Special thanks to Eva Amurri Martino at Happily Eva After for British American Household Staffing’s latest blog that will help you be more than prepared for your last family trip before fall hits.
Thanks to Ilene Jacobs at Care.com for British American Household Staffing’s latest blog post:
“The experience of falling forward and pulling you in is what it’s about.”
Artist Gordon Moore in conversation on TheFinch.Net:
As private chef services grow in many parts of the world, tapping into a luxury long accessible mostly to the elite is becoming easier, and in some cases, more affordable. In the US alone, there are 9,000 personal chefs serving 72,000 customers, a number that is predicted to double in the next five years, according to the American Personal and Private Chef Association.
Read British American Household Staffing’s latest blog: http://bahs.com/news/detail/yes-you-can-afford-a-private-chef
Many thanks to Jessica Shyba over at Momma’s Gone City for these poignant and honest words.
It doesn’t happen very often, but sometimes I am left alone in our home. My husband just left to take the big kids to school and the little ones to the park. The door shut, and the sounds in this home went from a vibrant, climactic heartbeat to a still, dull flatline.
I absorb it like sunshine on my skin for a moment, and then I begin to clean and prepare to get the red-carpet scroll of things done while I am alone. It’s a race to the finish line when the front door opens and little feet and big personalities race in.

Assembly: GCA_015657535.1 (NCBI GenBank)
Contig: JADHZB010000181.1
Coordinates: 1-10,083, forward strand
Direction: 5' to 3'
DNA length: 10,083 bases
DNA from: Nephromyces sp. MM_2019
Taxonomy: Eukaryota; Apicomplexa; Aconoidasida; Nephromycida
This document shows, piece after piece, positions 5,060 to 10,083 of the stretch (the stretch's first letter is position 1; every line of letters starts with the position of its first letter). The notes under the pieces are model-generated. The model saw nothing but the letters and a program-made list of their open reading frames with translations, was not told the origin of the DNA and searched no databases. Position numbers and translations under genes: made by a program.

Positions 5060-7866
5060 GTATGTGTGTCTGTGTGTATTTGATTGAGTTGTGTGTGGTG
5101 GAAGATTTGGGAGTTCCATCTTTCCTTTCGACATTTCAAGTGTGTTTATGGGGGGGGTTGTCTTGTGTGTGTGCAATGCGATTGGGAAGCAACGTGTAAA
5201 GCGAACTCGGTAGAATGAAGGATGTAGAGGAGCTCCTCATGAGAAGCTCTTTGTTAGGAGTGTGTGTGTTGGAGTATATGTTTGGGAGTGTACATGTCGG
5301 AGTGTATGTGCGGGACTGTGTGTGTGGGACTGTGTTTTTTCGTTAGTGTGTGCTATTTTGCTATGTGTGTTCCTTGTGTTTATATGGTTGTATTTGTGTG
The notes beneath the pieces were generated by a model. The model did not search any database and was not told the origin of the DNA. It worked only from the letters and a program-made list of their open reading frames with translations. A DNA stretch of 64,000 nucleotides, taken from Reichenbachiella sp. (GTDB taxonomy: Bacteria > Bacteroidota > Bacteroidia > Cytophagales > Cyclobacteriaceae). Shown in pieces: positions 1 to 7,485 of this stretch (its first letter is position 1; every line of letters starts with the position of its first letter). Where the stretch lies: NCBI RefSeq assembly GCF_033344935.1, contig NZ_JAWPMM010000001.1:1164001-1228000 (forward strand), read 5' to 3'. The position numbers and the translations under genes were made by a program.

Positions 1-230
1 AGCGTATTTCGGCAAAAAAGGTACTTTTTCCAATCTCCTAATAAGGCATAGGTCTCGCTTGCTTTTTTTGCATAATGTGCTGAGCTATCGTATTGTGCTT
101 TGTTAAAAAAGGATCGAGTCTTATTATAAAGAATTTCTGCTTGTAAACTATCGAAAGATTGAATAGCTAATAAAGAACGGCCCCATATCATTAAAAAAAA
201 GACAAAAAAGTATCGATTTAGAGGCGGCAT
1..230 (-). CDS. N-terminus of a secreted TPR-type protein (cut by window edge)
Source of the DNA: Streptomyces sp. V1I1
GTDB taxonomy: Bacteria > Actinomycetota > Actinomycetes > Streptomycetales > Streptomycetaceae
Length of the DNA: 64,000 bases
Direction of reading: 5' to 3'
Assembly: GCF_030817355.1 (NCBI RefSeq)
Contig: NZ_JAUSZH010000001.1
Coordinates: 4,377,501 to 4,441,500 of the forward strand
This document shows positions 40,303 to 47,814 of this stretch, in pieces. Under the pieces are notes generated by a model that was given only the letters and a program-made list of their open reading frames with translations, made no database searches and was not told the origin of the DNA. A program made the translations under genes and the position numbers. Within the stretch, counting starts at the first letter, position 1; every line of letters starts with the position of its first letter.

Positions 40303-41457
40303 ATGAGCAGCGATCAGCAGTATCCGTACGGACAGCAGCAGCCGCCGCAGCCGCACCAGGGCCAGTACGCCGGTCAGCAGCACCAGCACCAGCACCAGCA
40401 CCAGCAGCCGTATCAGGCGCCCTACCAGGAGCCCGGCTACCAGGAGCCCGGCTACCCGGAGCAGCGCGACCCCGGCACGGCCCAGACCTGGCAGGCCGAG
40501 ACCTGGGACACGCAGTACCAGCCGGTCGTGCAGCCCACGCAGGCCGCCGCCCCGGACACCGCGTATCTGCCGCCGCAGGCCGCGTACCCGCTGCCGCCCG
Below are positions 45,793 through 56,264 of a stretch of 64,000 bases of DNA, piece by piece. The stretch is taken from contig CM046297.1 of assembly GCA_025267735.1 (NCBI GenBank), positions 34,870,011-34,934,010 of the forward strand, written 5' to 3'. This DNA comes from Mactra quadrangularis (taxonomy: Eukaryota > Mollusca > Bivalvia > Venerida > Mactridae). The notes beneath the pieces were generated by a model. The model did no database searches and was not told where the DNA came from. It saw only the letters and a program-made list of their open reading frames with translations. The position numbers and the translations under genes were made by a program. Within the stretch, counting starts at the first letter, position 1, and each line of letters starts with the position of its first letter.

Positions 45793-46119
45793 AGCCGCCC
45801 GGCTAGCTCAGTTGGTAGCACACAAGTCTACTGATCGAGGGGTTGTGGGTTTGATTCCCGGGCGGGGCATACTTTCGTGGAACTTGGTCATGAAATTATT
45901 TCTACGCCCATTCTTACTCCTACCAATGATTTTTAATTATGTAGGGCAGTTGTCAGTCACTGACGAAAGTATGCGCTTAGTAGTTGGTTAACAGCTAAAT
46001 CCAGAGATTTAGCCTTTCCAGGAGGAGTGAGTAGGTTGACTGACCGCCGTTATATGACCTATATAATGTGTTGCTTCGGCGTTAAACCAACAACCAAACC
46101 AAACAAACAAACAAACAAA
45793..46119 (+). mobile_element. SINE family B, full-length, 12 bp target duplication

Our home is lived in. I often lament during times like these or before we invite company over that our home looks like Romper Room. The children’s areas are everywhere. There’s a play yard in our living room, soccer nets in our back yard, and children’s chairs at the dining table in place of adult ones. We don’t have much space, and that’s ok. It’s just right for our family right this minute.
Read the full piece on British American Household Staffing’s blog: http://bahs.com/news/detail/the-evidence-of-children
Special thanks to the editorial team at YachtCharterFleet for British American Household Staffing’s latest blogpost:
Virva Hinnemo: Half Planet Featured as Critic’s Choice on ArtCritical
At times, abstract painting can seem like a received package, with little space left to think outside of the box. In Virva Hinnemo, to overplay the postal metaphor, we have an artist “pushing the envelope”—in her case, literally so. A form vocabulary and a gestural lexicon familiar from mid-century American masters Franz Kline, Robert Motherwell and Philip Guston meet the swift completion of their appointed rounds on flattened cartons as their repurposed, eccentric support. This strategy could have smacked of Arte Povera, Supports/Surfaces or currently fashionable “provisional” abstraction, but somehow in the hands of this Springs, NY-based Finnish artist the work manages to come across as visually sophisticated but stylistically innocent. Their charming, unforced modernism fits right into the refreshingly old-fashioned surroundings of this plush new venue, sharing quarters with another of proprietor Anita Rogers’ enterprises and thus itself an eccentric support.
– David Cohen
View more on the gallery’s website.
May 12- June 18